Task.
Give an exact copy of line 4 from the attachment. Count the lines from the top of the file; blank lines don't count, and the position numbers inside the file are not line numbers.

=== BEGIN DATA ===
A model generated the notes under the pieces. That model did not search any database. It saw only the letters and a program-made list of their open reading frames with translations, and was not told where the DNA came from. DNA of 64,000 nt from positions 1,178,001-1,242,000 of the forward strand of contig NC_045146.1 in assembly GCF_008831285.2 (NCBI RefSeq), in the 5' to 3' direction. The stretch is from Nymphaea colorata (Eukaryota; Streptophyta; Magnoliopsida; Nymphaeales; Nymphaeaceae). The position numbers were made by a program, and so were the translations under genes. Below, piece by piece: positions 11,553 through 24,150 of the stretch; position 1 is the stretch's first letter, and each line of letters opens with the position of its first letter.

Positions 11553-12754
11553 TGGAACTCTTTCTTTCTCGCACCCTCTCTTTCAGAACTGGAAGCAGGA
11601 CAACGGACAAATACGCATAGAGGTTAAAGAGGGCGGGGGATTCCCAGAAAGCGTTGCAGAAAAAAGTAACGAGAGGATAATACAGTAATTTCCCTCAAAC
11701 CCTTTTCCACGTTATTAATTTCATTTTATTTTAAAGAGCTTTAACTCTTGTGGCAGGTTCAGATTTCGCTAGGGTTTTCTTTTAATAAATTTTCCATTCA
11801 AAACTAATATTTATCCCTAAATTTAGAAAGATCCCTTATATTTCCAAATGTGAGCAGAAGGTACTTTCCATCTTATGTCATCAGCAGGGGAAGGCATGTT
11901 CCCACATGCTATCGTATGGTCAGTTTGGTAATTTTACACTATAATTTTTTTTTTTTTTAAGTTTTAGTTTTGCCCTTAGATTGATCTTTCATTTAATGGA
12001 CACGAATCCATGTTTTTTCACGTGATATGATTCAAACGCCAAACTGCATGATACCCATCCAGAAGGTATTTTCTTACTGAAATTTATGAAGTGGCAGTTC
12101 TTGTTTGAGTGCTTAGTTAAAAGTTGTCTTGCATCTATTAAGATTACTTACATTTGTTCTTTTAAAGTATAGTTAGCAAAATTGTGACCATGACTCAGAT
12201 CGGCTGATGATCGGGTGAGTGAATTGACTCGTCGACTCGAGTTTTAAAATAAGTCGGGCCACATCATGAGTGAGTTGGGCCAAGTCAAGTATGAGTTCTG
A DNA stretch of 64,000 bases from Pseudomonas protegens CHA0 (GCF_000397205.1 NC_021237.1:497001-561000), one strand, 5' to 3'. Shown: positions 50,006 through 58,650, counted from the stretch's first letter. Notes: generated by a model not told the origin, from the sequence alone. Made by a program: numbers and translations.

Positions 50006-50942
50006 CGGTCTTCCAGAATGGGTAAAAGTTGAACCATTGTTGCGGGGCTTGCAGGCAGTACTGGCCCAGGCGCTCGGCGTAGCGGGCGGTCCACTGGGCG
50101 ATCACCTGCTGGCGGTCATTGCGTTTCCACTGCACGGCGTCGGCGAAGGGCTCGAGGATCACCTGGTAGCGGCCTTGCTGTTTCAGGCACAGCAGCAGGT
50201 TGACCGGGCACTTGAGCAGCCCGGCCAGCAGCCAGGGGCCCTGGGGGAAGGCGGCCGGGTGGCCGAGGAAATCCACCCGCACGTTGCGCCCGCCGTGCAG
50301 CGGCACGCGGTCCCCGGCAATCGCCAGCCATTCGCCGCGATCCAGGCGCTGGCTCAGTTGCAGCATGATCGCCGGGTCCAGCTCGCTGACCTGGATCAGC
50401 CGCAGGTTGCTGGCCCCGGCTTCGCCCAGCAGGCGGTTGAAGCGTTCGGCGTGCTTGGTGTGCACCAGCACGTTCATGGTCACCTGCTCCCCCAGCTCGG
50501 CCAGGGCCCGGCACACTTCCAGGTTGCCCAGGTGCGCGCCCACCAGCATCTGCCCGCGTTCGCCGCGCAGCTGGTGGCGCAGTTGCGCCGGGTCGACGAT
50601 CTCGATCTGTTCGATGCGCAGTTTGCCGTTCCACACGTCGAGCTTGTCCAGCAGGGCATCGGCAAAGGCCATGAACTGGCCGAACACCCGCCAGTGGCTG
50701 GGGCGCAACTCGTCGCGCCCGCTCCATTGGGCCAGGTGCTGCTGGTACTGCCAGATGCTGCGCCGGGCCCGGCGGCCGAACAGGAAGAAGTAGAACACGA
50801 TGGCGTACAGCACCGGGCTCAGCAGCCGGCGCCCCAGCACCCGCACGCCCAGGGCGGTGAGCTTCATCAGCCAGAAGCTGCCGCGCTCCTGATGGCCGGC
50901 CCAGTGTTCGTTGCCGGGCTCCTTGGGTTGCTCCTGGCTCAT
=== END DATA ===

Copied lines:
11601 CAACGGACAAATACGCATAGAGGTTAAAGAGGGCGGGGGATTCCCAGAAAGCGTTGCAGAAAAAAGTAACGAGAGGATAATACAGTAATTTCCCTCAAAC